Overview development of LGBT in Belarus :

external image gay-and-lesbian-rights-2.jpg
Discrimination by the citizens and state
Homosexual was regard as illegal before 1994. There is widespread of homophobia ,prejudice and instances of harassment in all spheres of society (Bortnik 2006).

Social acceptance in Belarus
Belarus: Top 10 of sexual minorities most oppressing countries in Europe out of 49 countries ('Belarus Among 10 Most LGBT Rights Violating States in Europe' 2012).


1. Public Opinion:
Intolerance, suspicious remains in Belarusian society.
Regard homosexuality= disease
Sexual minorities are scared of seeking protection from the human rights group.
Gay life= underground

Video: East bloc love: a documentary film showing how LGBT's human rights being violated in Eastern Euorpe countries.

2. Hate crime (Bortnik 2006)
Any criminal offence where victims are targeted because of their connection of a group which may based upon a characteristics common to its members,such as sex can be regarded as hate crime.

According to a focus group interview of LGBT people, 75% of respondents have been violently attacked because of their sexual orientation. 45% experiencing 3 or more cases violence and harrassment. Here is an sentence from a respondent:
I come out when I was 13 and I was always being called a "faggot" at school.
Even teachers gossiped about me ( gay man 18, Minsk).
Besides, 55% of the respondents said that they had the experiences in physical violence due to LGBT (Bortnik 2006).

Hate crime is usually committed by people within LGBT's social circle like neighbour,fellow students or co-worker and even families. Among these, domestic violence is the most serious problem. Individuals coming out to their families as lesbian, gay, or bisexual, particularly young people, were often rejected by their families. This posts great emotional and psychological distress to LGBT people due to the fact that they are being isolated by their cloest person (Bortnik 2006).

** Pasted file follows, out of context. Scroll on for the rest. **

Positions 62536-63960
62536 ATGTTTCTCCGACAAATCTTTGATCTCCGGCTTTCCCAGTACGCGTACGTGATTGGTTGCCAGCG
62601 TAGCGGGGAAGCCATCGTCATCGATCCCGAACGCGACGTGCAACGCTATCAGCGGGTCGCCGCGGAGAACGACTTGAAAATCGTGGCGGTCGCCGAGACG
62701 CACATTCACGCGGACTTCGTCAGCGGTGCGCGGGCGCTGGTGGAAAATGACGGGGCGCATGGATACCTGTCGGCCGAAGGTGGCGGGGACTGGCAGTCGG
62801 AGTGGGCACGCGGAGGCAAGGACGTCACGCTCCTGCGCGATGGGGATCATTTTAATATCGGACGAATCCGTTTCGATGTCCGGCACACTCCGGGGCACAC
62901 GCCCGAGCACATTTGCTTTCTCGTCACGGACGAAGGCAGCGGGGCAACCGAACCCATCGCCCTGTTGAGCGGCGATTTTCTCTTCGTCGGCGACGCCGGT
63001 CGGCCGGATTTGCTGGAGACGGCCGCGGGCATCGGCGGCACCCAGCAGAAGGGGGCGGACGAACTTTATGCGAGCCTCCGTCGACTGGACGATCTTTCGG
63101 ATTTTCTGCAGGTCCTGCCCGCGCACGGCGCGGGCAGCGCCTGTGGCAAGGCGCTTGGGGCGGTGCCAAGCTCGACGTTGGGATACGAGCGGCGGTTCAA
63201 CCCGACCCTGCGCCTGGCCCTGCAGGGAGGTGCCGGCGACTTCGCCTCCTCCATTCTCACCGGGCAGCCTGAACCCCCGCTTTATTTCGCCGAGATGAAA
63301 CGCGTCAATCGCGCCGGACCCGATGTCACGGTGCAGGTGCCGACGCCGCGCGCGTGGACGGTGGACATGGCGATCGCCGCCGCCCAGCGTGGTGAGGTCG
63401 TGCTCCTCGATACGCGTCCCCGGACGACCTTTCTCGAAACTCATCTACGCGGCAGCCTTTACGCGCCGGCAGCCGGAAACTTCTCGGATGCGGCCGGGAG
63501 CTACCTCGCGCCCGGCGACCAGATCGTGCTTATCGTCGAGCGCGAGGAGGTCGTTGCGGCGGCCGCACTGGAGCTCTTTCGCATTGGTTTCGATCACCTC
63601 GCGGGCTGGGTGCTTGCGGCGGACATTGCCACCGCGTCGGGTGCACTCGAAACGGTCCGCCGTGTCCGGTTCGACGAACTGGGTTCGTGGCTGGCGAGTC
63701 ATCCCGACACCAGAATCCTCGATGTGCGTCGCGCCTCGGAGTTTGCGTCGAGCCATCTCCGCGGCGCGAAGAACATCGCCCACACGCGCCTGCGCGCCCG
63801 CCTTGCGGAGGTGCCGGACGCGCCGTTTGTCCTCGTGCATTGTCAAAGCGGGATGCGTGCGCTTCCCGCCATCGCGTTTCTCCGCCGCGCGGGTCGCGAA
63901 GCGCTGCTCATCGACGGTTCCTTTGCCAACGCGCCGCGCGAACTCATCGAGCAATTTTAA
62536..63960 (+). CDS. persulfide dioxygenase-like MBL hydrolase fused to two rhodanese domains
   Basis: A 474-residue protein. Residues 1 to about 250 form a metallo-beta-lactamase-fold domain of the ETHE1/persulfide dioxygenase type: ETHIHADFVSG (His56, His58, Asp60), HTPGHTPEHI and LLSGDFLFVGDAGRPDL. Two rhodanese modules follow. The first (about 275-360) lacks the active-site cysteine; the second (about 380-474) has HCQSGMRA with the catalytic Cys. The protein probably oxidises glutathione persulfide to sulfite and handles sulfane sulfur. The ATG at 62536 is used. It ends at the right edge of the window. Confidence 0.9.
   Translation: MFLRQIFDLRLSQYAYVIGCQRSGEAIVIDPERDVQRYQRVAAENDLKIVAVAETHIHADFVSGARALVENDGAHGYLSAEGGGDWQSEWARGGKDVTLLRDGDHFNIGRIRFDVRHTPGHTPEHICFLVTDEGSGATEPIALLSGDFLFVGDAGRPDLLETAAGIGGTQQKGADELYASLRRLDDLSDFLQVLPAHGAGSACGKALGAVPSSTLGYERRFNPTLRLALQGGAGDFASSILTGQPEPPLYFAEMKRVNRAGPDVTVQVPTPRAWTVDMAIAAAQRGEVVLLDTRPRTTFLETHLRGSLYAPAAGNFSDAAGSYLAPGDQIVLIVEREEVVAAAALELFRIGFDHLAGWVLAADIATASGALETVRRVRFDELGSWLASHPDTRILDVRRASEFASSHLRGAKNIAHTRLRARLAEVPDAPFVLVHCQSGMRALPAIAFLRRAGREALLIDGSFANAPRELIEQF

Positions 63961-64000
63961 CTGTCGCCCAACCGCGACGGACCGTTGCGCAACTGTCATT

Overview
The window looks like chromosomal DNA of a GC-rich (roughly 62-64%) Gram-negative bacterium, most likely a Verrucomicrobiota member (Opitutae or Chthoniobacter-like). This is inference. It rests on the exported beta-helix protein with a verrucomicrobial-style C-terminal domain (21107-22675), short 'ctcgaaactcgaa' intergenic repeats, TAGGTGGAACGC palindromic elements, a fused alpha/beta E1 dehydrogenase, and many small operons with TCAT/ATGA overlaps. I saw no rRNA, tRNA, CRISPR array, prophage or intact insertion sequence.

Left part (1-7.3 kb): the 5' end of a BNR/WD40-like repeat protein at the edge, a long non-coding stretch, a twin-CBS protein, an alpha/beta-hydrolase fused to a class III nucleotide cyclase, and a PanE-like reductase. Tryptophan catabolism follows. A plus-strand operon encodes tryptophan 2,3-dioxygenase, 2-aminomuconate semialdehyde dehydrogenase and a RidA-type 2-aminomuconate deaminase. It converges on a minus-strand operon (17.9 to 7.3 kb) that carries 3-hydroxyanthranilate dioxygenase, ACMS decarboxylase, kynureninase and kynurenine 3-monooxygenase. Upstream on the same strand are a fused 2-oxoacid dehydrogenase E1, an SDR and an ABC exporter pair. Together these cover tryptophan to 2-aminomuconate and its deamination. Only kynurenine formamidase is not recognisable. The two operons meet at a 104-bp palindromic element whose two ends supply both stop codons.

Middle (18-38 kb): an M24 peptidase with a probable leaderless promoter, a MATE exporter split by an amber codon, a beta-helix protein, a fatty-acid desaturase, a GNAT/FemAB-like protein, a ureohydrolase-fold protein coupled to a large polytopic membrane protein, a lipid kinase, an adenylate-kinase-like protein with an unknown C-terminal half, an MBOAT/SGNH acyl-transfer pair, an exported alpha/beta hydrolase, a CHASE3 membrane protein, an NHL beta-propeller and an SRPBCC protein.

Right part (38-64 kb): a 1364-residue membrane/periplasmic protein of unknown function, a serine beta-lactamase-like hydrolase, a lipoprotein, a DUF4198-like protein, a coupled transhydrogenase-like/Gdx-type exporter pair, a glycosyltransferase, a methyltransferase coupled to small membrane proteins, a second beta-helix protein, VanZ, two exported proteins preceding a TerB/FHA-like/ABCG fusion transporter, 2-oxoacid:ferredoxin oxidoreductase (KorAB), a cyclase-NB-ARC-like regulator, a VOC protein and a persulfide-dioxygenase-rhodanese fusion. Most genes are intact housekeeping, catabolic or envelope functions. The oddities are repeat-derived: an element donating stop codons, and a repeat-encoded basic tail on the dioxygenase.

Report to the police? NO
1. Fear of being arrested
2. Police offers refused to take a complaint of a potential hate crime
3. Police offers failed to properly identify and investigate hate crimes
4. Afraid of revealing their sexual orientation to public
(Bortnik 2006)

Misconceptionand Prejudice still exists in society
Evidence:
According to a survey, 47% Belarusian think gays should be improsioned (Bortnik 2006).
People view LGBT as disorder and abnormal.
A radical youth group even called homosexuality a "sin and preversion deserving death" and the existence of homosecuals is "the result of decay and sinfulness in the world" (Bortnik 2006).

Discrimination in daily lives:
1. Social lives:
According to a focus group, 75% LGBT have experienced harassment at least once in their life time (Bortnik 2006).
Source, News: People work in Gay rights was not allowed to go into the club

2. Education (Bortnik 2006):
LGBT students have higher tendence of being refused to admission of high school or university.
Once the school learned about their sexual-orientation, they have risked of facing explusion

3. Employment :
Employers often refuse to accept homosexuals for employment.
If employers learned that sexual orientation, they will discharge LGBT employees.
Source: News - Belarus Gay Activist Says British Company Fired Him Because He is Gay
A state official in Minsk district was fired from his position after his former wife told the adminstation that he was homosexual.

4. Personal security: Hate crime towards LGBT (refer to the above paragraph)
In 2001-2003,at least 33 cases of hate crimes based on sexual orientation or gender gender identity in Belarus were revealed (Bortnik 2006).

How?
(A) Killing: During 2001-2003, there were 6 gay men murdered in Belarus On 18April 2001,
4 July 2001, 15 February 2002and 17 November 2002 (Bortnik 2006).
(B) Rape: there were two reported cases of raped gay men (Bortnik 2006).
(C) Assault : Commonly in verbal terms (Bortnik 2006)


  • 'Belarus Among 10 Most LGBT Rights Violating States in Europe' (2012), Nasha Niva, [Online], Available: http://nn.by/?c=ar&i=73705&lang=en [06 November 2012].
  • Bortnik, Viachaslau (2006) ‘Hate crimes against lesbian, gay and bisexual people in Belarus’, Kuhar, Roman and Judit Takács, (eds.) Beyond the Pink Curtain: Everyday Life of LGBT people in Eastern Europe, Ljubljana: Peace Institute - Politike Symposion.